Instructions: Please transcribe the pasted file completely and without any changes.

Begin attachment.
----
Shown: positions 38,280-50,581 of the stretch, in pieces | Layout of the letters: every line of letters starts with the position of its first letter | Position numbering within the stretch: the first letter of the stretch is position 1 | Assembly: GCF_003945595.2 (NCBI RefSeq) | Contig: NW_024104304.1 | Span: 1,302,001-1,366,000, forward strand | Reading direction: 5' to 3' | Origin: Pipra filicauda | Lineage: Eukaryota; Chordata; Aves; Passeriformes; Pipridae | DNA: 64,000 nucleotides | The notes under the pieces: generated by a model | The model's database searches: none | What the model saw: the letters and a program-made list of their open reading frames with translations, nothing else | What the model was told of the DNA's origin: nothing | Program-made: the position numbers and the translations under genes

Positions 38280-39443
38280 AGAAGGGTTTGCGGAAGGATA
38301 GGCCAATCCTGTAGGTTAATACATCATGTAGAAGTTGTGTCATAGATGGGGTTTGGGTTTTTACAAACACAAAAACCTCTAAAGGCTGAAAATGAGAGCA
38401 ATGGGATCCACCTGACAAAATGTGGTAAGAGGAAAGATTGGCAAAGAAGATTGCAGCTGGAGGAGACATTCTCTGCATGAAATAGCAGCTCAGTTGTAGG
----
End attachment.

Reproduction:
Shown: positions 38,280-50,581 of the stretch, in pieces | Layout of the letters: every line of letters starts with the position of its first letter | Position numbering within the stretch: the first letter of the stretch is position 1 | Assembly: GCF_003945595.2 (NCBI RefSeq) | Contig: NW_024104304.1 | Span: 1,302,001-1,366,000, forward strand | Reading direction: 5' to 3' | Origin: Pipra filicauda | Lineage: Eukaryota; Chordata; Aves; Passeriformes; Pipridae | DNA: 64,000 nucleotides | The notes under the pieces: generated by a model | The model's database searches: none | What the model saw: the letters and a program-made list of their open reading frames with translations, nothing else | What the model was told of the DNA's origin: nothing | Program-made: the position numbers and the translations under genes

Positions 38280-39443
38280 AGAAGGGTTTGCGGAAGGATA
38301 GGCCAATCCTGTAGGTTAATACATCATGTAGAAGTTGTGTCATAGATGGGGTTTGGGTTTTTACAAACACAAAAACCTCTAAAGGCTGAAAATGAGAGCA
38401 ATGGGATCCACCTGACAAAATGTGGTAAGAGGAAAGATTGGCAAAGAAGATTGCAGCTGGAGGAGACATTCTCTGCATGAAATAGCAGCTCAGTTGTAGG